Popular lectures and addresses 1891–1894

Before the 1996 Food and Drug Administration approval of the direct cortical response monitor, that is, bispectral (BIS) index monitor, the determination of anesthetic dose relied on body weight, medical and physical assessment [i.e., American Society of Anesthesiologists’ (ASA) status], and heart rate (HR) and blood pressure (BP) changes, especially these vital signs changes occurring with initial incision.

The cerebral cortex is the target of anesthetics. The adult brain weighs approximately 1.4–1.8 kg and does not vary substantially with body weight; i.e., the brain weight of a 114 kg male patient is not twice that of a 45 kg female patient. Average body weight doses based on the “70 kg” patient will likely over- or under-medicate many patients. ASA status is also an unlikely guide to individual cortical responses to body weight–based drug doses.

Vital signs (i.e., HR and BP) are brain stem functions. The ASA awareness with recall study showed that half of the patients who experienced awareness had no change in either HR or BP during the case with which to alert their anesthesiologist.1 This finding was not especially surprising because consciousness, memory, and pain perception are cortical, not brain stem, functions (Fig. 1).

Fig. 1

Fig. 1

Under-medication is estimated to occur in only 0.1% of patients and may result in posttraumatic stress disorder in them. Unpleasant an experience as awareness with recall can be, there are no documented cases of death from anesthesia awareness. Many of the remaining 99.9% of patients may be subjected to routine over-medication.

Not only does 1 American patient every day perish (mortality) from anesthesia over-medication but also 16M of the 40M patients (40%) every year emerge with “brain fog” (morbidity).2 Brain fog may be defined as delayed anesthetic emergence, but also can include postoperative cognitive dysfunction or even delirium.3–5

Postoperative brain fog creates additional morbidity while adding substantial additional costs to the health care system caring for patients who cannot be quickly processed and discharged from the system. Additionally, patients must endure the long-term consequences of their anesthesiologists’ short-term care.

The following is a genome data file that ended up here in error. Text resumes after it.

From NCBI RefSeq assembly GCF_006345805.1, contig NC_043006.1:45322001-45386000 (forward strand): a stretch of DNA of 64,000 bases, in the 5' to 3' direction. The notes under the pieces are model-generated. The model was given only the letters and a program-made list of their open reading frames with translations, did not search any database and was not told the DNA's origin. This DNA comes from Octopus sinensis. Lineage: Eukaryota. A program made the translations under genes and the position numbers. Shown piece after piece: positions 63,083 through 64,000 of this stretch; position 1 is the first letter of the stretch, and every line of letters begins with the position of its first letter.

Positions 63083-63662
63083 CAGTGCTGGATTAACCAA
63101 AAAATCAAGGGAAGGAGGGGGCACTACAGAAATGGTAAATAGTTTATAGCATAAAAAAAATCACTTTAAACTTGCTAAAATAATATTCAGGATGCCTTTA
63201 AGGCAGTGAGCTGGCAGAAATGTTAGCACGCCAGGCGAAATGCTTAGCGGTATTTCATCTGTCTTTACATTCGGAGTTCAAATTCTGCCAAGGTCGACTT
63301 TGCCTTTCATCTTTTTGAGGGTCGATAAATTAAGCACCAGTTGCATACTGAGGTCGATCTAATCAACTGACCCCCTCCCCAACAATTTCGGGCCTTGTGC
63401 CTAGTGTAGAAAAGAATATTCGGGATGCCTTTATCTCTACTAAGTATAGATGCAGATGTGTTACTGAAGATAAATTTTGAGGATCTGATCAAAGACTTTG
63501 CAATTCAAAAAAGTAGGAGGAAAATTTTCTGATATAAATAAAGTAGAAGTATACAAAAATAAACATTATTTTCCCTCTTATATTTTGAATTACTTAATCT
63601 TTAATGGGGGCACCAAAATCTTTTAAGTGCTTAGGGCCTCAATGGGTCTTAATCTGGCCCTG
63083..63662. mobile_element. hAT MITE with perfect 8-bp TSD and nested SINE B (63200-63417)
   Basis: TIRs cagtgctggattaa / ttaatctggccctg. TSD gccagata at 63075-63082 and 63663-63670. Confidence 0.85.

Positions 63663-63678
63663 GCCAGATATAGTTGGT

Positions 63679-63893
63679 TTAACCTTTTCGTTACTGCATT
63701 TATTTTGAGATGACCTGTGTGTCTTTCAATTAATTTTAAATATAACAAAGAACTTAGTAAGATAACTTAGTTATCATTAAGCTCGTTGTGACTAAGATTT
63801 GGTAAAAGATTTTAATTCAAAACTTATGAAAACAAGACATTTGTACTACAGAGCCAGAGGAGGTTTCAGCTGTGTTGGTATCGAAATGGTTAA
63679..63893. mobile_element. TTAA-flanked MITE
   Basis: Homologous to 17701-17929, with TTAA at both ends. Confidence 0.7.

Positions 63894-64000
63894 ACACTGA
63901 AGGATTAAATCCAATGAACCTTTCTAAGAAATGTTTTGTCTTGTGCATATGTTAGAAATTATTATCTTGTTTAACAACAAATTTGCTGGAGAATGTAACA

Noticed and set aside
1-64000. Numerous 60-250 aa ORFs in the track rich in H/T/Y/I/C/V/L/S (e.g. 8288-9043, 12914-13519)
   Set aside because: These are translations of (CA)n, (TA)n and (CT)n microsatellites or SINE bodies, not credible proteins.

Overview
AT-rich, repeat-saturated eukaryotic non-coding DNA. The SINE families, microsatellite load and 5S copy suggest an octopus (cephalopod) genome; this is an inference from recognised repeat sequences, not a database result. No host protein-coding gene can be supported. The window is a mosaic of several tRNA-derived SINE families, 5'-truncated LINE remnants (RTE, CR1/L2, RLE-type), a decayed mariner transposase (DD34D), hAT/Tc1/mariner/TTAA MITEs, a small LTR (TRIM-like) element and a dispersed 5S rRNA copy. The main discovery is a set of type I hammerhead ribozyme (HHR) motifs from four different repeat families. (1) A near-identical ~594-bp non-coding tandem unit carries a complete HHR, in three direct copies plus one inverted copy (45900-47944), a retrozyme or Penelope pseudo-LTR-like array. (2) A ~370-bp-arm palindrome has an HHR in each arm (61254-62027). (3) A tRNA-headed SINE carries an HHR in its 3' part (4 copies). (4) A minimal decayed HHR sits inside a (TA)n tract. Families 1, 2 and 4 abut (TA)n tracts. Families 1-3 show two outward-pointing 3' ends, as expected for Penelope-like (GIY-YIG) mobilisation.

The BIS monitor has been validated in over 3,500 published studies and can be found in 75% of the U.S. hospitals. The question remains “why is directly measuring the organ being medicated with a BIS monitor infrequently used?”

On a unit-less scale of 0–100, the lower the number, the more sedated the patient. This number is a derived, not directly measured, value. The 15-30–second delay from real time places the anesthesiologist in the unfavorable position of catching up to patient needs instead of being able to anticipate them and react preemptively. Part of the answer to “why” may lie in the manner in this monitor was originally configured or the factory default setting displaying only the BIS trend horizontally. The electromyogram (EMG) is displayed, but only as a vertical column and described as a “contaminant.” (True, but only if one does not recognize the significance of an EMG spike and respond appropriately with additional hypnosis sufficient to return the EMG to baseline.) Anesthesiologists tend to process information better with the horizontal sweep. The absence of a real-time EMG signal with the BIS trend creates a situation akin to trying to drive one’s car with only the rearview mirror’s information, not safe or useful.